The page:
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Arnold’s Effigy at New Milford

From Diary of the American Revolution, Vol II.  Compiled by Frank Moore and published in 1859.

October 27.—Last evening, the infamous traitor Arnold was carried through New Milford, Connecticut, in effigy. He made his appearance sitting on his coffin, in a horse-cart, hung round with several pair of splendid lanterns; behind the traitor stood the Devil, who seemed, however, ashamed of so unprofitable a servant. The traitor being dressed in uniform, pinioned, and properly accoutred for the gallows, having made the tour of the town, was brought under strong guard to the place of execution, where, in the view of some hundred spectators he was formally hanged, cut down, and buried. The numerous populace expressed their universal contempt of the traitor, by the hissing explosion of a multitude of squibs and crackers, with which they graced his exit, as well as their joy at the timely discovery of his hellish treason, by a beautiful illumination of the town. The whole procession and execution, with all things pertaining to the exhibition, were conducted with the greatest decency and good order. Thirteen volleys were fired by the guards, and three cheers given by the people in testimony of their joy that the States were rid of the traitor. This closed the scene. On the heart of the traitor was fixed a label expressive of his real character, the justice of his condemnation, and a bequest of his soul to the Devil. A label from the Devil’s mouth announced his acceptance of the bequest, in regard to the traitor’s intentional service; but on account of his motley performance, assigned him a place below every Devil of enterprise and principle.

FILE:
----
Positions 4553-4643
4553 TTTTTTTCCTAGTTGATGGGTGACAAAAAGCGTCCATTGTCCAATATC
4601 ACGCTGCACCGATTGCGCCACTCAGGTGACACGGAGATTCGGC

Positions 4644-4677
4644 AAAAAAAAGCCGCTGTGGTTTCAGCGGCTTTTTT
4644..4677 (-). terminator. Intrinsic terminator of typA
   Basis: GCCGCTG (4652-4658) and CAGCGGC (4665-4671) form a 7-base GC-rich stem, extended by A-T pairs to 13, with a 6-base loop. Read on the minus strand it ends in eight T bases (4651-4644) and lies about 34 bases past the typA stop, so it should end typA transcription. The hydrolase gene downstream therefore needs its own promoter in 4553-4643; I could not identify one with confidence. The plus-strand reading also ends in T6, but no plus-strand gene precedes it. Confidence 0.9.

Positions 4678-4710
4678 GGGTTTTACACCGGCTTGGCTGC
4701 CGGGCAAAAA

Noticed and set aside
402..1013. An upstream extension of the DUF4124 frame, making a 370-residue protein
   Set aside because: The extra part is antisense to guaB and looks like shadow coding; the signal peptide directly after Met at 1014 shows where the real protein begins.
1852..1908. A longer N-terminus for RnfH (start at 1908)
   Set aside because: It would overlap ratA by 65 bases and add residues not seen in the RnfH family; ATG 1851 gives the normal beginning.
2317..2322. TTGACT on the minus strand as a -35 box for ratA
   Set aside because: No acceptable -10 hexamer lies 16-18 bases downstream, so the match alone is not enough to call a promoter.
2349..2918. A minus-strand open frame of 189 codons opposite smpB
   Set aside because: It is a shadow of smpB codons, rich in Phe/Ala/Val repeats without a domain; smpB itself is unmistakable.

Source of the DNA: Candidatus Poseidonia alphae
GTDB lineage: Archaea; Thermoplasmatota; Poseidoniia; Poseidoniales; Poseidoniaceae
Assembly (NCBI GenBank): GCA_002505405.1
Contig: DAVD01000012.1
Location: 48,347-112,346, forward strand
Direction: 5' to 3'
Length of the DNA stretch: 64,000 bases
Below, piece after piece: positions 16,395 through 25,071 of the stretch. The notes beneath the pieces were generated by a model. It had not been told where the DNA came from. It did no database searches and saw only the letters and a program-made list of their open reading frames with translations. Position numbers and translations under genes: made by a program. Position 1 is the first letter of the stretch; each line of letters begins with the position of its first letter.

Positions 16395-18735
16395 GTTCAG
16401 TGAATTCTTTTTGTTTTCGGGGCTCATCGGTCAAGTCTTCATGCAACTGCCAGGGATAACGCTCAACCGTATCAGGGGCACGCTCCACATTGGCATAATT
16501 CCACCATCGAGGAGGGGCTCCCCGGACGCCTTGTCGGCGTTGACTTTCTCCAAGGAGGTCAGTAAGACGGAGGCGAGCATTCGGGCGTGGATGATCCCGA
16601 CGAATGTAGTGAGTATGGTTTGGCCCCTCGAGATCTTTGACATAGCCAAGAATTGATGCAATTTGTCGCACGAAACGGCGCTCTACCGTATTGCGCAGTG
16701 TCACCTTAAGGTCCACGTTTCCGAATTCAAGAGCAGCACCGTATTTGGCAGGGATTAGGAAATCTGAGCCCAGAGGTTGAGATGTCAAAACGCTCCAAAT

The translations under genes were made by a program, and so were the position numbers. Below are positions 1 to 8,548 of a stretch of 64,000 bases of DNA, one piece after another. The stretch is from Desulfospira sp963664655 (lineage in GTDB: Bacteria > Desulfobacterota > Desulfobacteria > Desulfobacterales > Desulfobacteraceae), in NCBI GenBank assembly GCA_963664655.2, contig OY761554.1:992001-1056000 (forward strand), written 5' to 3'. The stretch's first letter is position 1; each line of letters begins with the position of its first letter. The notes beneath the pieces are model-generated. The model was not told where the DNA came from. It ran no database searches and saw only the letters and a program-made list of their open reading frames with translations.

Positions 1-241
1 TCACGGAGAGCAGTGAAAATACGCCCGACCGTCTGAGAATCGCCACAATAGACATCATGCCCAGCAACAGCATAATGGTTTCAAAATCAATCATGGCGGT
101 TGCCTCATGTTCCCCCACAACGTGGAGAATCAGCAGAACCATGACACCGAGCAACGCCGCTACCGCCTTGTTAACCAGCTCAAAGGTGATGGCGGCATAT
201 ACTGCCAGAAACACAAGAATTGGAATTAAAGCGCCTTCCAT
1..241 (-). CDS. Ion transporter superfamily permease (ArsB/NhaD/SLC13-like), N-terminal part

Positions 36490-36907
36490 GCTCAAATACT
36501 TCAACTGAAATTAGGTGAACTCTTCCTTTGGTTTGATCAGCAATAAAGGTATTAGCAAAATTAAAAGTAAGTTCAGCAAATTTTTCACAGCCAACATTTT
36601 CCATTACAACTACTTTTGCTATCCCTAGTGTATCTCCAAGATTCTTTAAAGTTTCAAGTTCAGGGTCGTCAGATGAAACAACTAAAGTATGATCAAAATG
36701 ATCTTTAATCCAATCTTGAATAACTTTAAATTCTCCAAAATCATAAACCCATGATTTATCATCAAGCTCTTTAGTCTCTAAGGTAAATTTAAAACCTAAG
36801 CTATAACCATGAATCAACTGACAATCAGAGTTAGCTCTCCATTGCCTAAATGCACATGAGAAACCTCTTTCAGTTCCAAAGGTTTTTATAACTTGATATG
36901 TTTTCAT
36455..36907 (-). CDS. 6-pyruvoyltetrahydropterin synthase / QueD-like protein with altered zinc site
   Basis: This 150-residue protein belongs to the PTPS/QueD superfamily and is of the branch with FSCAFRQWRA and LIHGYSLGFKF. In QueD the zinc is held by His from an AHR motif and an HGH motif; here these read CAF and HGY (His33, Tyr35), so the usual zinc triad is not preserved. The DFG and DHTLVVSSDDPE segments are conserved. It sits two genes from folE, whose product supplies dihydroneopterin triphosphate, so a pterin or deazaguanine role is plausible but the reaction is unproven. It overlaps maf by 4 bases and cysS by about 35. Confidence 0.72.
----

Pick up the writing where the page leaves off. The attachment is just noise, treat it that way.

It is hoped the ever memorable 25th of September (the day when the blackest of crimes was unfolded) will be observed yearly throughout the United States of America, and handed down to the latest posterity, to the eternal disgrace of the traitor.1


1 Pennsylvania Packet, January 16, 1781.